It’s not everyday you see a partnership like this. But taking into consideration the current economic times, the popularity of the netbook as well as Disney’s quest to control the digital lives of kids, an ASUS/Disney partnership doesn’t seem too odd after all.
As the name suggest the Disney Netpal is a netbook designed specifically for children. According to Disney, the age range is between 6-12 years-old. The Netpal features an 8.9-inch LCD display, WiFi capabilities and Window’s XP Home “with over 40 parental control options.”
Since this is a netbook marketed to kids Disney took special note of durability. The device not only features a spill proof keyboard, but also ASUS ShockShield data protection which prevents loss of data should the device experience sudden shock such as a fall.
On the design front, the netbook boasts two color choices, “Princess Pink” for the ladies err girls and Magic Blue for the boys which also features “miniature Mickey Mouse icons (the former carries “beautiful pink florals”).
But what makes this little netbook shine is the work Disney has placed under the hood, geared to kids and parents alike. The Netpal features 10 customizable themes derived from popular Disney and Disney/Pixar franchises. These include, Cars, Club Penguin, Disney Classic Characters, Disney Fairies, Disney Princess, Vintage Mickey Mouse, Toy Story, WALL-E, Jonas Brothers and you guessed it Hanna Montana (where’s Lizzie McGuire?) Children will be able to use icons from these themes as email attachments such as signatures.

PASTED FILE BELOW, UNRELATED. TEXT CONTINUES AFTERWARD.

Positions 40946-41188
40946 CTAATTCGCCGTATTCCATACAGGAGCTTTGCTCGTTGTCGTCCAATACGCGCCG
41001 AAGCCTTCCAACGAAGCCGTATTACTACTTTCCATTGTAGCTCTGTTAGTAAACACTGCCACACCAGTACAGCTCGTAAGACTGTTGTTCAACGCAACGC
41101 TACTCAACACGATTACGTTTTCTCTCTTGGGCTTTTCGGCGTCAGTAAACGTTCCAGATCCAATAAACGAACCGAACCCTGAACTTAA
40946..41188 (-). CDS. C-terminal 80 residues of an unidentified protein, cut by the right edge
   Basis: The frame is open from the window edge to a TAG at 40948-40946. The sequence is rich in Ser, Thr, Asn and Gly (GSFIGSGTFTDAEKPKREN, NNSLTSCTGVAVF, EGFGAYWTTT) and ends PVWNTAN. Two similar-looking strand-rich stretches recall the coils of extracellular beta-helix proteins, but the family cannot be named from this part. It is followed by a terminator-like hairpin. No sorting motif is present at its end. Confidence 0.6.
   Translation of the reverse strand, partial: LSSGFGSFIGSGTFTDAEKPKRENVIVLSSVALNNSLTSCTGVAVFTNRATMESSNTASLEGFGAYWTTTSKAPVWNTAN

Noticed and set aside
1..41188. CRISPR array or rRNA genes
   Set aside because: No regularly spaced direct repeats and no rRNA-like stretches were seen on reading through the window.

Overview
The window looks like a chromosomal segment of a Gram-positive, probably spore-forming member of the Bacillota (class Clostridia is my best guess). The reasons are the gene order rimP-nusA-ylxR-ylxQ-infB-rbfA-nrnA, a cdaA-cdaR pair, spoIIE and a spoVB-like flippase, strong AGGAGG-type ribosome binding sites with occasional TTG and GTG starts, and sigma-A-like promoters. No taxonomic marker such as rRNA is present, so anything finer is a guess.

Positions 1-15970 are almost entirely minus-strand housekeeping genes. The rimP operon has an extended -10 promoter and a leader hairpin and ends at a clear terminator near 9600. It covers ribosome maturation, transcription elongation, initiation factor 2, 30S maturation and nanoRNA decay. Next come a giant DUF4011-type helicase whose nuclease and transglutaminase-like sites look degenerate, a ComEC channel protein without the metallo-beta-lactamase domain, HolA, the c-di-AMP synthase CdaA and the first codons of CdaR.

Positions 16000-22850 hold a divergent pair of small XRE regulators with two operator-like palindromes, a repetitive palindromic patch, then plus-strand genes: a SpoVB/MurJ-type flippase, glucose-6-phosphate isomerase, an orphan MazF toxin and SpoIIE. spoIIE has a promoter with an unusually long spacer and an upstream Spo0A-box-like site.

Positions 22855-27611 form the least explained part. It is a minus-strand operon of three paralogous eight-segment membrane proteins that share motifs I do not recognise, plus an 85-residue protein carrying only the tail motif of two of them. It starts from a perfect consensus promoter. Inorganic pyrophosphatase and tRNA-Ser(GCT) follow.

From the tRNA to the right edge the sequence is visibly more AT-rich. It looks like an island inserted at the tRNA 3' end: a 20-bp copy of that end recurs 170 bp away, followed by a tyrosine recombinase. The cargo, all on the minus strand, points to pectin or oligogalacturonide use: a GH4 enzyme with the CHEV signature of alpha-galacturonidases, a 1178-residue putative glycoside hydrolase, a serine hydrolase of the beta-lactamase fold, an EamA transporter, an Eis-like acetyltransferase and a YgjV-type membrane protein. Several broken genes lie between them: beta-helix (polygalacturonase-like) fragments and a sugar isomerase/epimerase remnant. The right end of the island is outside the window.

But Disney has gone even further with the inclusion of software built specifically for the Netpal. An example of this is the Disney Mix which, as the name suggest, is used for music and media management. There is also Disney Pix for photo customization/organization. One of the features of this application is the ability for kids to insert pictures of their faces into Bobblehead software. Another feature (via the Disney Radio Widget) allows children to stream real time music from Disney Radio as well as submit requests for songs. There are also a number of games included (racing, memory, scrapbook etc.)
So far everything that we just covered are things appealing to the kids, for the parents there are (as we mentioned earlier) over 40 control options so parents can protect their children as well as allow limited access to certain things.. For example a parent can pre-select email correspondences, determine which websites their children can visit, as well as a scheduling option so certain features can be automated such as the time of day the child is allowed to go online or play a game etc. And more importantly parents will be able to see not only what their children were doing on the computer but how long they spent.
All in all, this sounds like a perfect idea. While I do not have kids of my own, I have quite a few friends who would be interested in something like this for their son/daughter, and with a starting price of $350 this sounds pretty reasonable. As for a release date, that is set sometime in July
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Ghacks is a technology news blog that was founded in 2005 by Martin Brinkmann. It has since then become one of the most popular tech news sites on the Internet with five authors and regular contributions from freelance writers.